Who is at risk for chronic pain?

Many chronic conditions, such as back and knee pain, cancer, or arthritis, affect older adults, but chronic pain is not a normal part of aging. Some patients suffer from psychogenic pain that is not due to any known disease or injury. Though more common in aging, anyone can have chronic pain, and it can occur anywhere in the body. It may come back again and again when healing should have been complete. For example, amputees often feel phantom limb pain in the missing extremity for months or years.
Dr. Roger Catlin with the Chattanooga Center for Pain Management says his patients are usually between ages 45 and 70 years and about 70 percent have back problems. “That doesn’t mean that those are the only patients who need pain management, but those are the ones who get to me,” he notes. Many patients do not see pain management specialists because of a lack of referral from the primary care physician. “They often do not know what conditions merit referral, such as acute shingles, post-herpetic neuralgia, diabetic neuropathy, compression fractures, osteoporosis, and arthritis. A second barrier is money. Rising gasoline costs make travel expensive, and patients often have to travel to get treatment.”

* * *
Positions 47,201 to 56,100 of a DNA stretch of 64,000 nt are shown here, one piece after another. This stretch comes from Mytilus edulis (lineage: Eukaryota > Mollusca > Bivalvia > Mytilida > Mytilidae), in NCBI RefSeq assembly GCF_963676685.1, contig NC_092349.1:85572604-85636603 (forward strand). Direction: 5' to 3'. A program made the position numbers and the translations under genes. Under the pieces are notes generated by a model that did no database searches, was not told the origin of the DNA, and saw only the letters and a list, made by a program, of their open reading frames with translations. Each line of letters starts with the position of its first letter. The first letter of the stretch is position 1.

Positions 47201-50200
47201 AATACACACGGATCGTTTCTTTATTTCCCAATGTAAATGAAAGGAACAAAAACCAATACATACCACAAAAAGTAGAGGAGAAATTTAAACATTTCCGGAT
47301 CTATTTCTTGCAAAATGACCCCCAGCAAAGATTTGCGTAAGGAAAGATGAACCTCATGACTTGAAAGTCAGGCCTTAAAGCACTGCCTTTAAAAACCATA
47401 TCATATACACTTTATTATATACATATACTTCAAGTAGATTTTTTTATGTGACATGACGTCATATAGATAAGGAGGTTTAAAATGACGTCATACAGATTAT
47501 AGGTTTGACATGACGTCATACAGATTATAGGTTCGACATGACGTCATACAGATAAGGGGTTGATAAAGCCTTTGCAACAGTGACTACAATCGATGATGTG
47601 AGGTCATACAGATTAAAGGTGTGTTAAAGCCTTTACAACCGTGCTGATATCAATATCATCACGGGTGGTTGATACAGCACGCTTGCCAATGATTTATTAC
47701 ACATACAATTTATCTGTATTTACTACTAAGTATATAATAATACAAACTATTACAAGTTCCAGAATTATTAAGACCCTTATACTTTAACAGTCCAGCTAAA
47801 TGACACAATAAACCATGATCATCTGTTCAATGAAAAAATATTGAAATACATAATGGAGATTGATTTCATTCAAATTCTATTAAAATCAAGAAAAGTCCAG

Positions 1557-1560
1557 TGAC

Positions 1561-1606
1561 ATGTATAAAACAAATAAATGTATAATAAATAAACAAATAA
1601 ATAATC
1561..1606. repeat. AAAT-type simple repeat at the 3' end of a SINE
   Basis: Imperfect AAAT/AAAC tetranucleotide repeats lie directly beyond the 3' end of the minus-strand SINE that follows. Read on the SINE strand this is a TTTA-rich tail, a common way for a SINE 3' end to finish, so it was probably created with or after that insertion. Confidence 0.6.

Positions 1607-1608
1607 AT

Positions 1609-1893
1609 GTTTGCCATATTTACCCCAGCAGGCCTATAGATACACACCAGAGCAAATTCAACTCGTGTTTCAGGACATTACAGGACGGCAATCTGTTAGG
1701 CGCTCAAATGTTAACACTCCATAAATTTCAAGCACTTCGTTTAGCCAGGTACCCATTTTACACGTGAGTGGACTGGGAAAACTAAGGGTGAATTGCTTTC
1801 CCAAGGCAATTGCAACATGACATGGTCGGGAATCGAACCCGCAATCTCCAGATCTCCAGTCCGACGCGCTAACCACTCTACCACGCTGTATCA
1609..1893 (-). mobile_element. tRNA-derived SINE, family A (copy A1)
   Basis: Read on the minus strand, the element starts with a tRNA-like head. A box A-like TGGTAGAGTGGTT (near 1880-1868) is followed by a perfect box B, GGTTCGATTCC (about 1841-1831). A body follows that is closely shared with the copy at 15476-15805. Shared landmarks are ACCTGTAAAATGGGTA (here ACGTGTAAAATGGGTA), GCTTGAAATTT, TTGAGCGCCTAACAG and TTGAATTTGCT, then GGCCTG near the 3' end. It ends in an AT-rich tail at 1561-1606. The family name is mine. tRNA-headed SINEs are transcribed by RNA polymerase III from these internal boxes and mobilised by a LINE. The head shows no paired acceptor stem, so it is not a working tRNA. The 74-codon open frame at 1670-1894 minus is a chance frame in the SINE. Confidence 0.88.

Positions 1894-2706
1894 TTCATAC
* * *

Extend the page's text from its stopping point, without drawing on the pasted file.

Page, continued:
Other problems increasing risk include smoking. Nicotine can increase pain and reduce effectiveness of medications. Conditions like fibromyalgia, joint injuries, a weakened immune system, or unhealthy lifestyles may contribute to chronic pain. Lack of exercise, substance abuse, or medication dependency may also increase risks.

How is Chronic Pain Diagnosed?

As with any other medical condition, a detailed medical history and physical assessment are first steps in treating pain patients. “I encourage patients to bring someone with them to listen and retain information,” Catlin explains. “I also encourage them to bring a tape recorder. The patient without medical knowledge may absorb only a little of the information given. They need to write down information to take with them,” he says. “We determine what studies will be needed. Patients usually do not come to me with a diagnosis. Patients who come with specific descriptions of the pain can help to shorten the process of identifying the pain source.”